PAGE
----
There are two kinds of people in this world.
There are those who bound out of bed before the alarm goes off and start making the most of the day, while the other kind keeps their eyes clamped shut and snuggles further under the quilt, staying in bed until the last possible second before they are technically running 'late' for something.
Needless to say, the first type of people are those notorious 'morning' people we all love to hate (but secretly wish we were).
Experts attest the way we start our day has a significant impact on how the rest of it plays out, and the best way to become a morning person is by developing good habits.
Start retraining your body with these simple steps:
Step 1. Plan ahead
Think about what you're doing tomorrow before you go to bed. If you have a plan in place, there is more pressure to get up and get going with the day. The last thought we have before we fall asleep tends to be the first thing we think of in the morning, so try to go to sleep with some enthusiasm about what the next day will hold - even if it is just pouring yourself a cup of that french press...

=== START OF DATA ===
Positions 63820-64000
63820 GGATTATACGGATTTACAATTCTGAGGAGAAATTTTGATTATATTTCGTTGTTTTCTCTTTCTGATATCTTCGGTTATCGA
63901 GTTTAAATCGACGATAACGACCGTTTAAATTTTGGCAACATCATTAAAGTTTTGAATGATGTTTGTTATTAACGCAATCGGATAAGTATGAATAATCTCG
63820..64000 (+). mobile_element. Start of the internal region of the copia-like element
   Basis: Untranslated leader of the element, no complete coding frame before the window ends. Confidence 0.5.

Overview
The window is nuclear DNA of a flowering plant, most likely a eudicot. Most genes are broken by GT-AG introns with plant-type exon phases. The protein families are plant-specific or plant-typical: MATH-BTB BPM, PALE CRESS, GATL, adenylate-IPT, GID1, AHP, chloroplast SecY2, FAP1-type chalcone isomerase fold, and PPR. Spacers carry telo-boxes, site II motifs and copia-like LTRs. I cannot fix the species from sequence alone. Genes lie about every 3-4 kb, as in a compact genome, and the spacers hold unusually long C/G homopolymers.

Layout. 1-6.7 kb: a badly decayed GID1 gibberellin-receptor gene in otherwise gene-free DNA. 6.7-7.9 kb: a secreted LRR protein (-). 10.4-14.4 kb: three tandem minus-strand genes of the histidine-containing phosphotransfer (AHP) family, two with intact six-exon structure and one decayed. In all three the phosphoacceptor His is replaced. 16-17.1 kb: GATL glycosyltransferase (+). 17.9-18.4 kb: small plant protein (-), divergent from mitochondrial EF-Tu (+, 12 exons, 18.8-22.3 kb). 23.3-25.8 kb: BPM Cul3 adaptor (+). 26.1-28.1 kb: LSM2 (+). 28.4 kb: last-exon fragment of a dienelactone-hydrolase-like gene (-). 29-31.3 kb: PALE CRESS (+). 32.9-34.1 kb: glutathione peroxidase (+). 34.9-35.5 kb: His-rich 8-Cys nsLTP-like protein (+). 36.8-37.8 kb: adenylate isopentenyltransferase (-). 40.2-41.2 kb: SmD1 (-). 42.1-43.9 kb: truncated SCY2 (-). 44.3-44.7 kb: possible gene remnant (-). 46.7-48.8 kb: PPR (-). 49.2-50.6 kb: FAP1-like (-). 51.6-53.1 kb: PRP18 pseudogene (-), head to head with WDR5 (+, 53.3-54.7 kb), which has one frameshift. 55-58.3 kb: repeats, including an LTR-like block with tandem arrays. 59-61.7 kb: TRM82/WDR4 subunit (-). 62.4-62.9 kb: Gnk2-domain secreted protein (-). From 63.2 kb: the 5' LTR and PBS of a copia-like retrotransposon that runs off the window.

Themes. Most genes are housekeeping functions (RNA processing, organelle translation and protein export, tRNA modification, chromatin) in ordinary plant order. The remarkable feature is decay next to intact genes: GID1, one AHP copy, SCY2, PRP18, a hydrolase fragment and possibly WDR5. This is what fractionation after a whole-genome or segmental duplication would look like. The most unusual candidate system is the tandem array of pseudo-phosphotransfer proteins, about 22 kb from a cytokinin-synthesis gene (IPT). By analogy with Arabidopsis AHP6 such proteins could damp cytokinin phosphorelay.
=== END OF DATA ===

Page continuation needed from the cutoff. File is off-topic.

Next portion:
Step 2. Leave your blinds open a little bit
By letting light enter your room, your body will start to wake up naturally as the sun rises. This is a nice, easy way to wake up in the morning and is not as abrupt as hearing the dreaded sound of an alarm clock.
Step 3. Move your alarm
If natural light doesn't wake you, then having to get out of bed to turn your alarm off will. Make sure your alarm clock is out of arms-reach so you're forced to leave the warm confines of your bed and take those first crucial steps towards a productive day.
Step 4. Brush your teeth
Experts tell us this is one of the first things you should do when waking up. It gives your body a chance to wake up slowly and calmly, and leaves you feeling fresh and alert.
Step 5. Get active
Morning exercise increases your endorphins and puts you in a great mood to face the rest of the day. Going for a run or hitting the gym will boost your energy levels and give you a sense of achievement before you even get to work.